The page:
He explained that the workers were of the opinion that the Board had stabbed them in the back, because, in order for them to have a smooth negotiation process, the workers sacrificed all they had, including their lives, to ensure that they put the company in good shape before they talked about negotiation, but it looked as if the Board was not enthused with their gesture.
"As partners of the refinery, we decided to help put the refinery in shape, which, indeed, we have succeeded, so that when we get to the negotiation table, at least, they could see eye to eye with us. We did all these things, to the extent that we work in the plant without protective gears.
"We sacrificed our lives for this company, and now that we are here, this is what management is telling us - that they don't have anything for us. We will not agree to that. This is why we are calling on government to dissolve the board," he noted.
In the meantime, the management of the refinery is tightlipped over the issue, and has refused to comment on it.

Wednesday, August 14, 2013

ENI Agrees to Pay Mozambican Tax Bill

Italian firm ENI has agreed to pony up the $400 million in sales tax to the Mozambican government on the sale of a portion of its stake in Offshore Area 4 to Chinese firm CNPC.
ENI’s sale of nearly 30% of its Mozambican subsidiary to CNPC gives CNPC a 20% stake in its lucrative Area 4 offshore gas field.
The Italian firm is still the operator of Area 4 with a 50% stake.
ENI said it had also agreed to build a 75-MW power plant in Mozambique’s northern Cabo Delgado province, near where its massive natural gas discoveries were made. Its estimated the plant will cost around $75 million to construct.

Tuesday, August 13, 2013

Pipeline fire lights up sky in Ill.; no injuries

ERIE, Ill. (AP) -- A fuel pipeline exploded beneath a western Illinois cornfield, sending flames hundreds of feet into the sky and leaving a 15-foot-deep crater before pipeline crews were able to stem the flow of fuel and bring the fire under control, authorities said.
Nobody was injured in the explosion, which was reported around 11:15 p.m. Monday near the town of Erie, 27 miles northeast of Davenport, Iowa. Dozens of residents were evacuated from their homes as a precaution and the flames could be seen for dozens of miles, fire officials said. Most residents were allowed to return by early Tuesday morning.
Residents reported hearing a loud blast, said Erie Fire Chief Doug Rutledge, who said the hole created by the explosion was about 20 feet wide and 40 feet long.
"It had a roar like a jet engine," with flames as high as 250 feet, Rutledge told the Daily Gazette in Sterling, Ill. "It was something else."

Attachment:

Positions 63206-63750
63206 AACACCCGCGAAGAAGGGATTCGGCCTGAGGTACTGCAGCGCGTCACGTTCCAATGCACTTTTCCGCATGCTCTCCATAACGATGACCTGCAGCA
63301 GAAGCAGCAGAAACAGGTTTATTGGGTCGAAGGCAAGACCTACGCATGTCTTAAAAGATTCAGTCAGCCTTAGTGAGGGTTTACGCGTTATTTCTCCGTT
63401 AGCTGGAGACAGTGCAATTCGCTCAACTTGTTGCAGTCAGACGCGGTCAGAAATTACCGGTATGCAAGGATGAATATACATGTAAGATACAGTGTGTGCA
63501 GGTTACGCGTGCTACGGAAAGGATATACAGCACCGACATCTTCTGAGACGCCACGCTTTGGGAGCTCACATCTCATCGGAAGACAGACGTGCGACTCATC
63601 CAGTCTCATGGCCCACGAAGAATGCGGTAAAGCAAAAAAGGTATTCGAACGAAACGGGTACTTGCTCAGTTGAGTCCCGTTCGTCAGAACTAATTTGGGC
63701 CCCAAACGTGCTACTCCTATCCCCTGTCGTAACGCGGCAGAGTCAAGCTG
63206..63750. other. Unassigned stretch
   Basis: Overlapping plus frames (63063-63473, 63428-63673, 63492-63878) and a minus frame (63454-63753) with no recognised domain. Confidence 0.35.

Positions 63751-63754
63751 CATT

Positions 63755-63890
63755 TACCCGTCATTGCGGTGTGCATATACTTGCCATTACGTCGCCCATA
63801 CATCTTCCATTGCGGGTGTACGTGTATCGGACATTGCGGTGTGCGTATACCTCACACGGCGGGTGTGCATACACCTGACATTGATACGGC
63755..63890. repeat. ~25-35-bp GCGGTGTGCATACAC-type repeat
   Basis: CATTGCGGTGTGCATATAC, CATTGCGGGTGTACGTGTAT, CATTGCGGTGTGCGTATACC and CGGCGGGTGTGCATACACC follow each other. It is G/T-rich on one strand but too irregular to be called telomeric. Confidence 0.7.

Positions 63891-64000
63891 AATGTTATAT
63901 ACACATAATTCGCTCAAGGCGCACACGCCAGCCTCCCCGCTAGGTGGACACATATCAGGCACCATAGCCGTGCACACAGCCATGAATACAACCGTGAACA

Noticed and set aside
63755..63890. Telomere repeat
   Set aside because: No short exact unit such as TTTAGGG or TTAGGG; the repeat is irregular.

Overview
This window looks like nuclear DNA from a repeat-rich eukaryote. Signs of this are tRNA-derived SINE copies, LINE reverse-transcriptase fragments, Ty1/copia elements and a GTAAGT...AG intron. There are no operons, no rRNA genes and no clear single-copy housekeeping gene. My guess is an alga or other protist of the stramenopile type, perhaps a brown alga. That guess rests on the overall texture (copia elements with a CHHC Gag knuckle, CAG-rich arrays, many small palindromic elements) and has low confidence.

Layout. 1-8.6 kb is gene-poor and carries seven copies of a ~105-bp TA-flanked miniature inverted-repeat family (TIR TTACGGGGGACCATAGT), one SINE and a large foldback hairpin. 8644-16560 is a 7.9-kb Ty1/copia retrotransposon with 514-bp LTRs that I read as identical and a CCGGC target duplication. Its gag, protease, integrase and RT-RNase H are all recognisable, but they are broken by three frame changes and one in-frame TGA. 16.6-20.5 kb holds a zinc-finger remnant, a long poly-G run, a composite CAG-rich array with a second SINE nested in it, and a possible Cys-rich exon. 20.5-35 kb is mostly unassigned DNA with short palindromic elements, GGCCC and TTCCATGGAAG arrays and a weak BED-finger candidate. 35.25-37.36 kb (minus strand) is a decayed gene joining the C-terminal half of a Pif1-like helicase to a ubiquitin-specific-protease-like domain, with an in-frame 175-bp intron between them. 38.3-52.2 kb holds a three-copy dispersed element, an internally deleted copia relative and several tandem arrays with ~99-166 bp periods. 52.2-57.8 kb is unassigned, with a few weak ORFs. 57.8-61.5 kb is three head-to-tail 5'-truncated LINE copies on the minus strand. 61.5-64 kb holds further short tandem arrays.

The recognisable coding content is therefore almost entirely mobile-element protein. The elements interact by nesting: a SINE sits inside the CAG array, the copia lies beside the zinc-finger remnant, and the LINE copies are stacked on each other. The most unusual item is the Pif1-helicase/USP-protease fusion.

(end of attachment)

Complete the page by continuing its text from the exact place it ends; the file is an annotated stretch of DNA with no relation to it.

The pipeline was carrying a mixture of ethane and propane from Iowa City, Iowa, to a petrochemical plant in Morris, Ill., 62 miles southwest of Chicago, said Rick Rainey, spokesman for the pipeline's owner, Houston-based Enterprise Products Partners.
Enterprise Products workers were able to remotely turn off a valve to limit the gas flow to the site, fire officials said.
Rainey said the fuel did not spill, but either vaporized or burned off. He said it is too soon to say what caused the explosion, and that the company was investigating.
A spokesman for the U.S. Pipeline and Hazardous Materials Safety Administration said that agency would investigate, and an inspector was en route to the explosion site. The investigation will include determining if the operator was in compliance with federal pipeline safety regulations.
An Illinois Environmental Protection Agency spokesman said officials there were aware of the blast and able to assist if needed, but were not directly involved in the investigation.

Monday, August 12, 2013

Mexico proposes private firms in oil industry

MEXICO CITY (AP) — Mexican President Enrique Pena Nieto proposed on Monday lifting a decades-old ban on private companies investing in the state-run oil industry, a cornerstone of Mexico's national pride that's seen production plummet in recent decades.
The reform would allow profit-sharing contracts with private companies that have exploration know-how in deep water and other difficult areas that the state-owned oil company, Pemex, doesn't have. Such contracts are currently prohibited by the constitution, which would have to be changed.
The leftist Democratic Revolution Party says it won't support constitutional changes, but Pena Nieto's ruling Institutional Revolutionary Party and the conservative National Action Party have enough votes combined to secure the two-thirds majority need in the Senate to pass the change. They could do the same with the support of a small, allied party in the Chamber of Deputies.
The measure then would have to be approved by at least 17 of the country's 32 state legislatures.
"Mexicans will remain the sole beneficiaries of the country's oil profits," Pena Nieto said as he presented his proposal. "It's time to use all of our energy resources to move forward and transform Mexico."
Pena Nieto's administration offered virtually no details about how it envisioned private participation, and Energy Secretary Pedro Joaquin Coldwell refused to specify the maximum percentage of profits that could be shared. The apparent vagueness of the proposal raised uneasiness.
"This has to be carefully studied to see what they mean with this, and what percentage of the profits they would share," said Jesus Zambrano, leader of the leftist Democratic Revolution Party. "This kind of talk is the kind of thing they use when they want to pull the wool over our eyes."
Mexico's President Enrique Pena Nieto shows to the …
Mexico City-based oil analyst David Shields said the private sector may be underwhelmed by the plan, which like a measure in 2008, appears to make only marginal changes.